Using the Cauchy integral formula show that

${\oint}_{|z|=2}{\displaystyle \frac{{e}^{z}dz}{(z-1{)}^{2}(z-3)}}=-\frac{3}{2}je\pi .$

${\oint}_{|z|=2}{\displaystyle \frac{{e}^{z}dz}{(z-1{)}^{2}(z-3)}}=-\frac{3}{2}je\pi .$

Kallie Arroyo
2022-06-01
Answered

Using the Cauchy integral formula show that

${\oint}_{|z|=2}{\displaystyle \frac{{e}^{z}dz}{(z-1{)}^{2}(z-3)}}=-\frac{3}{2}je\pi .$

${\oint}_{|z|=2}{\displaystyle \frac{{e}^{z}dz}{(z-1{)}^{2}(z-3)}}=-\frac{3}{2}je\pi .$

You can still ask an expert for help

Rhett Pruitt

Answered 2022-06-02
Author has **5** answers

You have

$\frac{1}{(z-1{)}^{2}(z-3)}=-\frac{1}{4}\frac{1}{z-1}-\frac{1}{2}\frac{1}{(z-1{)}^{2}}+\frac{1}{4}\frac{1}{z-3}$

Now, you can use Cauchy's formula directly omitting the on $|z|\le 2$ holomorphic part belonging to $\frac{1}{z-3}$:

$\begin{array}{rcl}{\oint}_{|z|=2}\frac{{e}^{z}}{(z-1{)}^{2}(z-3)}dz& =& -\frac{1}{4}{\oint}_{|z|=2}\frac{{e}^{z}}{z-1}dz-\frac{1}{2}{\oint}_{|z|=2}\frac{{e}^{z}}{(z-1{)}^{2}}dz\\ & =& -\frac{1}{4}\cdot 2\pi i\cdot {e}^{1}-\frac{1}{2}\cdot 2\pi i\cdot {e}^{1}\\ & =& -\frac{3}{2}\pi ie\end{array}$

$\frac{1}{(z-1{)}^{2}(z-3)}=-\frac{1}{4}\frac{1}{z-1}-\frac{1}{2}\frac{1}{(z-1{)}^{2}}+\frac{1}{4}\frac{1}{z-3}$

Now, you can use Cauchy's formula directly omitting the on $|z|\le 2$ holomorphic part belonging to $\frac{1}{z-3}$:

$\begin{array}{rcl}{\oint}_{|z|=2}\frac{{e}^{z}}{(z-1{)}^{2}(z-3)}dz& =& -\frac{1}{4}{\oint}_{|z|=2}\frac{{e}^{z}}{z-1}dz-\frac{1}{2}{\oint}_{|z|=2}\frac{{e}^{z}}{(z-1{)}^{2}}dz\\ & =& -\frac{1}{4}\cdot 2\pi i\cdot {e}^{1}-\frac{1}{2}\cdot 2\pi i\cdot {e}^{1}\\ & =& -\frac{3}{2}\pi ie\end{array}$

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So i have this limit:

$\underset{x\to \mathrm{\infty}}{lim}x(\sqrt{{x}^{2}+4}-\sqrt{{x}^{2}+2})$

$\underset{x\to \mathrm{\infty}}{lim}x(\sqrt{{x}^{2}+4}-\sqrt{{x}^{2}+2})$

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For $f:\mathbb{R}\to \mathbb{R}$ and $\mathrm{\forall}n\in \mathbb{N}$ s. t. $n\ge 2$

$\underset{x\to 0}{lim}\{f(x)+f(nx)\}=0$

Prove/disprove :

$\underset{x\to 0}{lim}f(x)=0$

$\underset{x\to 0}{lim}\{f(x)+f(nx)\}=0$

Prove/disprove :

$\underset{x\to 0}{lim}f(x)=0$

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$\underset{h\to 0}{lim}\frac{{3}^{h}-1}{h}=\mathrm{ln}3$

evaluated?

evaluated?

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Function with compact support whose iterated antiderivatives also have compact support

Notation: If $f:\mathbb{R}\to \mathbb{R}$ is continuous, let us denote $If:\mathbb{R}\to \mathbb{R}$ its indefinite integral from 0, i.e., $(If)(x)={\int}_{0}^{x}f(t)\phantom{\rule{thinmathspace}{0ex}}dt$, and iteratively ${I}^{k+1}f=I({I}^{k}f)$.

Remark: If f is a continuous function with support contained in the open interval ]0,1[ then If has support contained in ]0,1[ iff $(If)(1)=0$.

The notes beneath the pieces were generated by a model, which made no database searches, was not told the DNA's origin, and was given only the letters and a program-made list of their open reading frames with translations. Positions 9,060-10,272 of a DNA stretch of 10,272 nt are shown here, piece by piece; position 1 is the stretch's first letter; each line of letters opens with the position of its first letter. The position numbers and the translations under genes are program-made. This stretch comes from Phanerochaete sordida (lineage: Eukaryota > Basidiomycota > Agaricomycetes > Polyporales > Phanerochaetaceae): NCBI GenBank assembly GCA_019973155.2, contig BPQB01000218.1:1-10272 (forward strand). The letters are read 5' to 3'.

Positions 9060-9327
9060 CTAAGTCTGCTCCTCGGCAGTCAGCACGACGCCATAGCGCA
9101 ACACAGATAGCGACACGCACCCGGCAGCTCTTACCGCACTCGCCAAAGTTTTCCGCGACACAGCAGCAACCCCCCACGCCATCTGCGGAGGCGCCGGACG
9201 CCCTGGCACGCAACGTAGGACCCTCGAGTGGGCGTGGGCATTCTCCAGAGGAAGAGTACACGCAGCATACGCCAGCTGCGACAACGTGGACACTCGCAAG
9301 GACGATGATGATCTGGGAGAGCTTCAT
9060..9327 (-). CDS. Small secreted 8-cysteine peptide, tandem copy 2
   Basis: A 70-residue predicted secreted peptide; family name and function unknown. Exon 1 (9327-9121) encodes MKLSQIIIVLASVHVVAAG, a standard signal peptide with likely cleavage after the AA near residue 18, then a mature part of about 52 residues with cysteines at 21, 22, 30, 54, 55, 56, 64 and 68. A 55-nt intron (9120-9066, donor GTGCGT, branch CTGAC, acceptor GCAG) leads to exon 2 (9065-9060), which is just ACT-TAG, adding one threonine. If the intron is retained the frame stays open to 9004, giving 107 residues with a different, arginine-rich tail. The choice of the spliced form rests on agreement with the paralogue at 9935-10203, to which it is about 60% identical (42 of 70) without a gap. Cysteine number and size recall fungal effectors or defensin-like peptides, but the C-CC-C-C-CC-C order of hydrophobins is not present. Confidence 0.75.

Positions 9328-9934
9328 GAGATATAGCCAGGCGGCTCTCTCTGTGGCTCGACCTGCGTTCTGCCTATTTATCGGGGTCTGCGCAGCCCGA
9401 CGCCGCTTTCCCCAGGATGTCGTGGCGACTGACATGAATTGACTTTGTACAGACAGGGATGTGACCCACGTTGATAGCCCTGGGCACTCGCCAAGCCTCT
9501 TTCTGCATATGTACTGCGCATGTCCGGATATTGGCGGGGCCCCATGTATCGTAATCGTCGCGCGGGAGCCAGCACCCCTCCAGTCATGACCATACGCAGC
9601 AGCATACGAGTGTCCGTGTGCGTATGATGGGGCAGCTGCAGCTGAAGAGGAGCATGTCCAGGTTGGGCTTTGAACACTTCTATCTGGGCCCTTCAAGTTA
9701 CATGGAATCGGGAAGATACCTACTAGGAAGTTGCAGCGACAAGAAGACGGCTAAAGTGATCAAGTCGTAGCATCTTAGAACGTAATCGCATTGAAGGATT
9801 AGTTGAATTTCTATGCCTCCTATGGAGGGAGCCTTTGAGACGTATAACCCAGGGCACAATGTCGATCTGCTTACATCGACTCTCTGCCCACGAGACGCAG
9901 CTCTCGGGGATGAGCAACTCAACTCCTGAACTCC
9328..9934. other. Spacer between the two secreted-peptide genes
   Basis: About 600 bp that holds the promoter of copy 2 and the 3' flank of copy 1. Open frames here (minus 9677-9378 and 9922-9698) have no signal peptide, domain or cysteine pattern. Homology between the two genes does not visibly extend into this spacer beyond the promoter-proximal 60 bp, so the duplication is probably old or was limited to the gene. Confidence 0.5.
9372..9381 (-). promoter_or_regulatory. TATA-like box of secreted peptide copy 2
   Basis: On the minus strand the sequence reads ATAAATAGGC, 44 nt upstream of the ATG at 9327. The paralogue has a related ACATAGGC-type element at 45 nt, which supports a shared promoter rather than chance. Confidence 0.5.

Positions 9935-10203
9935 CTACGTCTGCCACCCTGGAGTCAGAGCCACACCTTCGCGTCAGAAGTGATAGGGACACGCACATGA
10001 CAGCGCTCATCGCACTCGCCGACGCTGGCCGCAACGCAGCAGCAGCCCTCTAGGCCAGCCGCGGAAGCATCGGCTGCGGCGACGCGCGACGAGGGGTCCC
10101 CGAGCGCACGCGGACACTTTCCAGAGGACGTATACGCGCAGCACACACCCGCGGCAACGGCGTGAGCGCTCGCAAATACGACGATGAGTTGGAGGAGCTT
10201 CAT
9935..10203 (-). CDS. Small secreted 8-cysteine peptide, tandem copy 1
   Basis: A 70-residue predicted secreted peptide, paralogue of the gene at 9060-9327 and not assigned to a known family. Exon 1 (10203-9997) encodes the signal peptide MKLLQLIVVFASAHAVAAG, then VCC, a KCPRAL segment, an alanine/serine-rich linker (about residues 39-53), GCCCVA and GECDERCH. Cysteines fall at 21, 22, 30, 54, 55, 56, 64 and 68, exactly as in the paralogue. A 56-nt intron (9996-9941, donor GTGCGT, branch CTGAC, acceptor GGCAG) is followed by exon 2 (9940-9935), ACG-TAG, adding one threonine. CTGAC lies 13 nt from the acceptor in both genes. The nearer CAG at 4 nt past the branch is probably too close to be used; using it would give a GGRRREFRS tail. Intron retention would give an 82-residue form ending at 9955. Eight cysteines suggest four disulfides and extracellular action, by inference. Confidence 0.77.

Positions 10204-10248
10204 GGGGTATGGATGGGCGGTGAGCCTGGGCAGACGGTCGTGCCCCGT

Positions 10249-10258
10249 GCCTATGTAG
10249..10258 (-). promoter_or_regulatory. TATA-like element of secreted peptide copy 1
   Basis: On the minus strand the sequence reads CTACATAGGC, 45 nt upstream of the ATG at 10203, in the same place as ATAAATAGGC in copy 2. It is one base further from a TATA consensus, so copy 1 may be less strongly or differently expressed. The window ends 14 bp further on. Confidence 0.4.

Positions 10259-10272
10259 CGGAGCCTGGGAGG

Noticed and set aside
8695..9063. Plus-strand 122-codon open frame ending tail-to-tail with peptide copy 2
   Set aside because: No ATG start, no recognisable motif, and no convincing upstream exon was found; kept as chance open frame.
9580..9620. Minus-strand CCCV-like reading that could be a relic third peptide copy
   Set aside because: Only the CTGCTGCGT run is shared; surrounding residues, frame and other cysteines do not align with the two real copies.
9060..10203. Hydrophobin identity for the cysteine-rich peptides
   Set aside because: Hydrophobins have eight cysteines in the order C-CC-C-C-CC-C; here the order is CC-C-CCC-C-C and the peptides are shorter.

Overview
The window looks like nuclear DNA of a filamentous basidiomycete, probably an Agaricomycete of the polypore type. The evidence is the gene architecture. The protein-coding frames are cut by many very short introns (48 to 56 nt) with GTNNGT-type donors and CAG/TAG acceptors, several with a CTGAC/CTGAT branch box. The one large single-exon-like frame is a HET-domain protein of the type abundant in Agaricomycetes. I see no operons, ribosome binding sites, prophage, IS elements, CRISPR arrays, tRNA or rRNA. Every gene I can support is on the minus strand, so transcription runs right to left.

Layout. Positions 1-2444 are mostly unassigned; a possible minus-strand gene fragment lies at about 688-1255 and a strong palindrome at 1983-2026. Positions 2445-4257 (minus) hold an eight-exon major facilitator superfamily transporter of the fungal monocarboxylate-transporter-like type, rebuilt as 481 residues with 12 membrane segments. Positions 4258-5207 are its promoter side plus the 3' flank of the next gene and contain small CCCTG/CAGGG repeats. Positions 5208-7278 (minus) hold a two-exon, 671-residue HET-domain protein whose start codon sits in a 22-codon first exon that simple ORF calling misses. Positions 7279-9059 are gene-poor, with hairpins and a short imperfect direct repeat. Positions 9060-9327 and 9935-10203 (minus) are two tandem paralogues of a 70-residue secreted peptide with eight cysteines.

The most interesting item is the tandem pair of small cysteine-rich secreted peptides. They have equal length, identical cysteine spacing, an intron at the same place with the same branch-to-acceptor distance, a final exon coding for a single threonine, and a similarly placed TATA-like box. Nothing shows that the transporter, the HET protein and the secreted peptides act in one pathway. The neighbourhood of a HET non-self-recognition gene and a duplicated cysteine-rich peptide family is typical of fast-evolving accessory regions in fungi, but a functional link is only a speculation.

Main question: Does there exist a ${C}^{\mathrm{\infty}}$ function f with support contained in the open interval ]0,1[ such that ${I}^{k}f$ has support contained in ]0,1[ for every $k\ge 0$, or, equivalently, $({I}^{k}f)(1)=0$ for all $k\ge 0$?

Equivalent formulation: Does there exists a sequence $({f}_{k}{)}_{k\in \mathbb{Z}}$ of ${C}^{\mathrm{\infty}}$ functions each with support contained in the open interval ]0,1[, such that ${f}_{k-1}$ is the derivative of ${f}_{k}$?

Weaker question: Does there at least exist a continuous function f with the properties demanded in the main question?

Stronger question: Does there exist a ${C}^{\mathrm{\infty}}$ function f with compact support, whose Fourier transform vanishes identically on a nontrivial interval?

(A positive answer to the latter would imply a positive answer to the main question: rescale the function so its support is contained in ]0,1[, multiply it appropriately so its Fourier transform vanishes in a neighborhood of 0, and observe that the Fourier transform of ${I}^{k}f$ is, up to constants, ${\xi}^{k}$ times that of f.)

Edit: Before someone points out that the identically zero function fits the bill, I should add that I want my functions to not vanish identically.

Notation: If $f:\mathbb{R}\to \mathbb{R}$ is continuous, let us denote $If:\mathbb{R}\to \mathbb{R}$ its indefinite integral from 0, i.e., $(If)(x)={\int}_{0}^{x}f(t)\phantom{\rule{thinmathspace}{0ex}}dt$, and iteratively ${I}^{k+1}f=I({I}^{k}f)$.

Remark: If f is a continuous function with support contained in the open interval ]0,1[ then If has support contained in ]0,1[ iff $(If)(1)=0$.

Main question: Does there exist a ${C}^{\mathrm{\infty}}$ function f with support contained in the open interval ]0,1[ such that ${I}^{k}f$ has support contained in ]0,1[ for every $k\ge 0$, or, equivalently, $({I}^{k}f)(1)=0$ for all $k\ge 0$?

Equivalent formulation: Does there exists a sequence $({f}_{k}{)}_{k\in \mathbb{Z}}$ of ${C}^{\mathrm{\infty}}$ functions each with support contained in the open interval ]0,1[, such that ${f}_{k-1}$ is the derivative of ${f}_{k}$?

Weaker question: Does there at least exist a continuous function f with the properties demanded in the main question?

Stronger question: Does there exist a ${C}^{\mathrm{\infty}}$ function f with compact support, whose Fourier transform vanishes identically on a nontrivial interval?

(A positive answer to the latter would imply a positive answer to the main question: rescale the function so its support is contained in ]0,1[, multiply it appropriately so its Fourier transform vanishes in a neighborhood of 0, and observe that the Fourier transform of ${I}^{k}f$ is, up to constants, ${\xi}^{k}$ times that of f.)

Edit: Before someone points out that the identically zero function fits the bill, I should add that I want my functions to not vanish identically.

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Any tip on how to calculate it?

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